First, it’s likely an example of allo-medication behavior (medicating others) in apes, which has never been seen before.

The authors think this is a possible prosocial behavior—defined as one that benefits another individual. Humans are characterized by our propensity to volunteer, share, and cooperate among others—but whether other species, especially our closely related cousins, also exhibit this type of behavior remains unclear.

There is evidence for prosociality in captive bonobos (our other closest living relative), where they have been seen assisting an unfamiliar, non-group member to obtain food during an experimental task.

But up to now, its presence in chimpanzees is contentious. The current study undoubtedly pushes the needle toward their sharing some prosocial tendencies with humans.

It’s likely an example of allo-medication behavior in apes.

Second, self-medication has long been associated with the ingestion of plants with specific medicinal properties. In a recent study, orangutans were shown to mix saliva with leaves from plants containing anti-inflammatory properties and applying it to various parts of their body—the first recorded case of topical self-medication in animals.

But never before have scientists observed chimpanzees (or any animal) essentially “treating” a wound or applying a different animal species to a wound.

In that sense, the observations stand out for what these chimpanzees are doing and how. What’s commonly known as “anointment,” rubbing a material, object, or substance on a bodily surface, has been observed in numerous species.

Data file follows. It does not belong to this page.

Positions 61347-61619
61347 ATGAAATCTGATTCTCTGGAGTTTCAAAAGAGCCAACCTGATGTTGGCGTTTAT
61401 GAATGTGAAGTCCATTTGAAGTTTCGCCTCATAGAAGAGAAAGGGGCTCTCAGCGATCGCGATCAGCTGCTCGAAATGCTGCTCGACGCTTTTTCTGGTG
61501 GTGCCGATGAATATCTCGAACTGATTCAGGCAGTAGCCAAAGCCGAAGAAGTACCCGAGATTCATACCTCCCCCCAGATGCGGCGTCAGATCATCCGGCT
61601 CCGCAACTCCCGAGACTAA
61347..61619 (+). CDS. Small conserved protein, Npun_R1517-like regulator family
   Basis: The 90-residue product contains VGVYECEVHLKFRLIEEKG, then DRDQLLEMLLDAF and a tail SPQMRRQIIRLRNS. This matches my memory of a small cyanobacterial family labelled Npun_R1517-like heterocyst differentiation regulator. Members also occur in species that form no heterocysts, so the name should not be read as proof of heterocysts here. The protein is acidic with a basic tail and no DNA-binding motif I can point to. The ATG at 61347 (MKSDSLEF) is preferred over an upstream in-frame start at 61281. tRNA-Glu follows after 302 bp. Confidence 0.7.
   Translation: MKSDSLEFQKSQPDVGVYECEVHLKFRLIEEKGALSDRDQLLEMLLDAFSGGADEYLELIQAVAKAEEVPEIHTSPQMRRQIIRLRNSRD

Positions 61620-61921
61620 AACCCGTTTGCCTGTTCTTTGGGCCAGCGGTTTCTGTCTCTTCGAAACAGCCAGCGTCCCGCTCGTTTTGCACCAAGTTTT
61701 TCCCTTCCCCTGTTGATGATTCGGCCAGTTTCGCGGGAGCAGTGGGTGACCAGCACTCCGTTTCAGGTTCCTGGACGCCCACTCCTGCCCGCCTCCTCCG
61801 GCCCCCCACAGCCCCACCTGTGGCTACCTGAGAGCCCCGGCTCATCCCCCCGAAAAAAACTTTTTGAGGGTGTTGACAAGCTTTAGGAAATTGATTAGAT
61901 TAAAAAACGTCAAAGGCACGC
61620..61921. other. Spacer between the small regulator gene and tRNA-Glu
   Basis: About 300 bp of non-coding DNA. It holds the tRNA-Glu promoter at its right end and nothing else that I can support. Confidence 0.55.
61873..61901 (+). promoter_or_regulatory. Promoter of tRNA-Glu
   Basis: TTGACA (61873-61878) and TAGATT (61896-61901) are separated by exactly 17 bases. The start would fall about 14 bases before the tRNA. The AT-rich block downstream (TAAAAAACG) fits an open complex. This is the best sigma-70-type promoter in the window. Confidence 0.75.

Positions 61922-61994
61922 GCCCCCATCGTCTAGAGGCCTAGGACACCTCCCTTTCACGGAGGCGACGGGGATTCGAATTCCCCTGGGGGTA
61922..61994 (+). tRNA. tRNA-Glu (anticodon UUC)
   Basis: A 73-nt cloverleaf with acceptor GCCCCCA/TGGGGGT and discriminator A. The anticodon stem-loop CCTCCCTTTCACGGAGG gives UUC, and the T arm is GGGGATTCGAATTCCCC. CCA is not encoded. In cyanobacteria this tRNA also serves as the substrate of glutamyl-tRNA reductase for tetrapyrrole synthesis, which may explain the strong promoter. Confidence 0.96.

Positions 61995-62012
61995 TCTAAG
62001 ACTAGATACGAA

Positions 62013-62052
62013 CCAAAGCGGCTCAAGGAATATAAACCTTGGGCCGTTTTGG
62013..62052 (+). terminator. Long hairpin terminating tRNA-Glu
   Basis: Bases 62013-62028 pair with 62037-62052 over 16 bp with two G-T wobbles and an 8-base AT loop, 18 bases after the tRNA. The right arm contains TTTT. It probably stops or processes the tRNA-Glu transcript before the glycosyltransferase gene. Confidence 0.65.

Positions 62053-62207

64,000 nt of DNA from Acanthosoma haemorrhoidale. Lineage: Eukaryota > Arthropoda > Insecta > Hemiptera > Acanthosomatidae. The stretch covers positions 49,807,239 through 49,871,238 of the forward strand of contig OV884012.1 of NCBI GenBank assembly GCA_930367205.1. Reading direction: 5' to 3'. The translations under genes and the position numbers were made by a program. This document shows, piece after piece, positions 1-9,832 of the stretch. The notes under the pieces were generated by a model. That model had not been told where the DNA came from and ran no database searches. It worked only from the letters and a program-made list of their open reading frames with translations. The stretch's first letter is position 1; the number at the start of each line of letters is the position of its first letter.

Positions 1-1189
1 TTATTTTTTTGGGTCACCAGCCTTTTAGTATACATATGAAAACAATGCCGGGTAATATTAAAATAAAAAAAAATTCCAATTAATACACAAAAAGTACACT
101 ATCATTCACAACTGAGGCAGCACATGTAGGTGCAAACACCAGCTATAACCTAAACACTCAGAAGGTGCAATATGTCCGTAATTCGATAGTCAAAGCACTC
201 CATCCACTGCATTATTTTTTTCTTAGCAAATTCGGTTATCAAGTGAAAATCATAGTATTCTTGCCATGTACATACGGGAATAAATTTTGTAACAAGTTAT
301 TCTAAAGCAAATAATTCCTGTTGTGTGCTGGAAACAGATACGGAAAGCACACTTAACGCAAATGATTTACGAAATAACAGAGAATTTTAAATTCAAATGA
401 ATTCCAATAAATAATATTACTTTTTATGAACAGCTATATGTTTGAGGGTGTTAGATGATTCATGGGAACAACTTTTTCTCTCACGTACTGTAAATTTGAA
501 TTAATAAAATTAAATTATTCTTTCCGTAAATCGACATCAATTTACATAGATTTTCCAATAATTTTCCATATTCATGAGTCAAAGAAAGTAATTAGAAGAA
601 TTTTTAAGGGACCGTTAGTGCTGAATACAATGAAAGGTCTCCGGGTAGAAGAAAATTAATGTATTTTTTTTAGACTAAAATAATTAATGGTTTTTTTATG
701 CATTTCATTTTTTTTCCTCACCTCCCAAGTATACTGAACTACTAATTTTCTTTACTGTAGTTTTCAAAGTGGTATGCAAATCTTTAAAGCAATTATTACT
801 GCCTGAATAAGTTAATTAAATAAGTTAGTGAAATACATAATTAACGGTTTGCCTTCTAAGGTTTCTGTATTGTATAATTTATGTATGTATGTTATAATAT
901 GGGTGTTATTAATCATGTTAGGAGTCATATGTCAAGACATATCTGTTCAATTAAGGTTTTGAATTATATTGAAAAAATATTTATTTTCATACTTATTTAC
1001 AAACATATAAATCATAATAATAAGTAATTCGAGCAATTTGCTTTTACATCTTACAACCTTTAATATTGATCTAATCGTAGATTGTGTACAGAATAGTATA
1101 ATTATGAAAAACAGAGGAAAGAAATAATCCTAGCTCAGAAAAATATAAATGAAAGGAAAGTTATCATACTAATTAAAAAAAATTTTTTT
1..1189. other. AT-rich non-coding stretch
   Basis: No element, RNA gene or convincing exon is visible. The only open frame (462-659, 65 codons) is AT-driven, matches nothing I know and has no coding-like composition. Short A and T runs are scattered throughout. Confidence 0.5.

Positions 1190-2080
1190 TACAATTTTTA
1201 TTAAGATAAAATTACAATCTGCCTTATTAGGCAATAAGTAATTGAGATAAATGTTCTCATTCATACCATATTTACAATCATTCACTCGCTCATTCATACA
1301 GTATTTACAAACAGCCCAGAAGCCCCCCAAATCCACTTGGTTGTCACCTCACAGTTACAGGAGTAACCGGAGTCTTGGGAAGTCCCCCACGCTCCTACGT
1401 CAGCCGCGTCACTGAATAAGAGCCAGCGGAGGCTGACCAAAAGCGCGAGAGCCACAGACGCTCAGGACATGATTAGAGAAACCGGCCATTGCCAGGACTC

Mammals are especially known to rub themselves against trees and rocks or fruits and arthropods to pick up a particular scent, and birds have been seen to capture and rub millipedes on their plumage, probably to deter ticks.

In primates, anointing behavior is also widespread. It’s not yet clear whether Rekambo chimpanzees are in fact rubbing the insects. But as they are uniquely targeting open wounds, it does suggest that it could well be an act of medication.


Identification and analysis of the insect species used by Rekambo chimpanzees will be key to revealing the purpose and effectiveness of this newly reported medication behavior. Perhaps the insects from Gabon will be revealed to have wound-healing or anti-inflammatory properties, just like the plants used by orangutans.

Finally, although there can be little dispute about the cultural diversity in chimpanzees, the Rekambo chimpanzees continue to stand out for their uniqueness. It begs the question, what else do these chimpanzees have in store for us?

A man kneels down in a grassy field.

Alexander Piel is a lecturer in anthropology at University College London, focusing on primate behavior and ecology. He has worked in West and East Africa, and is currently co-directing with Fiona Stewart the Greater Mahale Ecosystem Research and Conservation project, based in western Tanzania. Piel’s specific interests center on primate vocalization behavior and overall primate adaptations to a savanna-woodland environment.

A woman smiles brightly into the camera

Fiona Stewart is a lecturer in wildlife conservation at Liverpool John Moores University in England. She earned her Ph.D. in biological anthropology from the University of Cambridge in 2011. Her current research uses genetics to improve a chimpanzee survey across the Greater Mahale Ecosystem of western Tanzania. In collaboration with Alexander Piel, The Nature Conservancy, the Frankfurt Zoological Society, and the Jane Goodall Institute, she is working to prioritize key areas for conservation using technology, genetic census, and investigation of gene flow. She and her collaborators also provide information and assistance to local and regional governments to coordinate village land use plans with conservation strategies.